Opinion

Opinion | Jennifer C. Braceras

A win in the Senate and a loss in the House both spell victory for Trump

People wait in line to cast their ballot at a polling station in San Diego Tuesday.
Arianna Drehsler/AFP/Getty Images
People wait in line to cast their ballot at a polling station in San Diego Tuesday.

Democratic Senator Dianne Feinstein of California may have won reelection, but she is arguably Tuesday’s biggest loser. Her handling of Justice Brett Kavanaugh’s Supreme Court confirmation hearings was an embarrassment to the ordinarily decorous Senate and ruined any chance her party had of retaking the upper chamber.

Democratic Senators Joe Donnelly of Indiana, Heidi Heitkamp of North Dakota, and Claire McCaskill of Missouri all voted against Kavanaugh and lost their races. Florida’s Bill Nelson also opposed Kavanaugh and is likely to lose his seat as well. Montana’s Jon Tester, another Kavanaugh foe, was able to eke out a win, but West Virginia’s Joe Manchin, the only “Red State Democrat” to vote for Kavanaugh, also won.

Even in Tennessee, where the GOP held onto the seat being vacated by Republican Senator and Trump critic Bob Corker, the Kavanaugh hearings may have tipped the balance. The race between popular former Democratic governor Phil Bredesen and Republican congresswoman Marsha Blackburn was neck and neck until the Kavanaugh hearings. And although Bredesen said he backed Kavanaugh, Tennessee voters understood that a Democratic Senate would mean gridlock on judicial appointments.

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Democratic analysts and #MeToo activists who predicted that Kavanaugh’s confirmation would lead to a backlash against Senate Republicans were wrong. To the contrary, it mobilized an army of conservative voters, many of whom are not particularly thrilled about the Republican in the White House and were not originally enthusiastic about this off-year election. Polling data indicate that Feinstein’s 11th-hour attempt to sink the nomination by bringing forward a decades-old claim she had sat on for months woke a sleeping giant, nearly wiping out the 10-point enthusiasm advantage held by Democrats in July. The significance of this shift cannot be overstated. Feinstein’s mistreatment of Kavanaugh not only angered Trump’s base but brought legions of principled Never-Trumpers back into the Republican fold — at least for the time being.

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Put simply, the Democrats overplayed their hand. And while they tried mightily to spin these midterms as a national referendum on Trump, moderate to conservative voters saw it as a referendum on fairness, due process, and the over-reach of the #MeToo movement.

To be sure, the Democrats regained control of the House of Representatives. But that was to be expected. In the past 100 years, only two presidents have held the House in their first term (Franklin Roosevelt in 1934 and George W. Bush in 2002). The interesting aspect of the contest for the House is not that the Democrats took control by a relatively slim margin, but that they did so by defeating moderate Republicans such as Barbara Comstock from Virginia. In defeating these members, Democrats have eliminated the very Republicans most likely to compromise on policy. And many of the new Democratic additions are radical spit-fires like democratic socialist Alexandria Ocasio-Cortez from New York, who will only increase the partisanship in the House. Meanwhile, the members likely to assume House leadership roles and committee chairmanships are the same polarizing figures who have held power in their caucus for decades: House Speaker Nancy Pelosi, Maxine Waters of California, and Jerrold Nadler of New York, to name a few.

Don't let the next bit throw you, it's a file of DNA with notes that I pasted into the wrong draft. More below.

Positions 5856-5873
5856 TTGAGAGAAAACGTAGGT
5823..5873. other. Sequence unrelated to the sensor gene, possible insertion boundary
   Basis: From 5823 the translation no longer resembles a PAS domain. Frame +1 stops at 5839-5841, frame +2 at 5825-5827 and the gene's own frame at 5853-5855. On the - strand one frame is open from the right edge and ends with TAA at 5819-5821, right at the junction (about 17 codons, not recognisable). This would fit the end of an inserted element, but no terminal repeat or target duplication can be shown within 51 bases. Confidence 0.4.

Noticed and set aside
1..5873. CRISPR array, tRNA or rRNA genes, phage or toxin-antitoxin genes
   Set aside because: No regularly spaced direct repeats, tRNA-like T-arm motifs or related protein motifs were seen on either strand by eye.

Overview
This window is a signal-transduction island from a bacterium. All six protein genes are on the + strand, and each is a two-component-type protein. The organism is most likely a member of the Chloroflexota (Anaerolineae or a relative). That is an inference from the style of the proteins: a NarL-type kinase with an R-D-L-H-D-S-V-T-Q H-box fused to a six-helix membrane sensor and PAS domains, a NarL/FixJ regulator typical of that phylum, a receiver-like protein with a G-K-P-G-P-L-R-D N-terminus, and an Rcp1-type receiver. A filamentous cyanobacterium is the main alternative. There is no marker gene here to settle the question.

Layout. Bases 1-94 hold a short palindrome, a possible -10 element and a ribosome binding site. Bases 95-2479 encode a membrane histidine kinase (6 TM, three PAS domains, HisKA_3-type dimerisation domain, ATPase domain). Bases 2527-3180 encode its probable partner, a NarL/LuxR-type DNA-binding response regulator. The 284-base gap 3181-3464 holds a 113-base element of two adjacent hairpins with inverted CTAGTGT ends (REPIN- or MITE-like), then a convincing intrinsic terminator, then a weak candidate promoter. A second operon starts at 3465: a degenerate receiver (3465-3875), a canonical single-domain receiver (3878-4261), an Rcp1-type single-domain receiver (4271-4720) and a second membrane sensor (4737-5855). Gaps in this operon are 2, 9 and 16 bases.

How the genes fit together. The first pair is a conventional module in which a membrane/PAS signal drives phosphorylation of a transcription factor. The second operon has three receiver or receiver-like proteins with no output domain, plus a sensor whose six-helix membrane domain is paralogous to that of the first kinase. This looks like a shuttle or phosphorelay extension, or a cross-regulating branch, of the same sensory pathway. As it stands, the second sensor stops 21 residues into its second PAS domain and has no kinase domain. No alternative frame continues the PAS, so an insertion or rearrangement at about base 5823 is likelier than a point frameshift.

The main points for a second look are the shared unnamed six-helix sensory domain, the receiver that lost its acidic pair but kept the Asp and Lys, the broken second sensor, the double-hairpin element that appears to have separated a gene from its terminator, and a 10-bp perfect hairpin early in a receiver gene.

Ironically, while the media will be loath to admit it, this is perhaps the best possible outcome for President Trump: With many of his GOP critics gone, Trump’s influence with Republicans in both chambers grows stronger. And with the increase in GOP senators, no longer must the White House bend over backwards to accommodate moderate Republicans like Senators Susan Collins of Maine and Lisa Murkowski of Alaska.

At the same time, divided government may rein in many of Trump’s worst impulses and force him to moderate his rhetoric, while providing him with the perfect political foil. As comedian Dennis Miller put it last night, “Paul Ryan is ostensibly a friend who can only make Trump look bad. Pelosi is an enemy who can only make Trump look good.” Ultimately, and much to the Democrats’ chagrin, all of this will only increase Trump’s prospects for reelection in 2020.

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Love him or hate him, it’s hard to deny that even when Trump loses, he wins.

Jennifer C. Braceras is a senior fellow with the Independent Women’s Forum.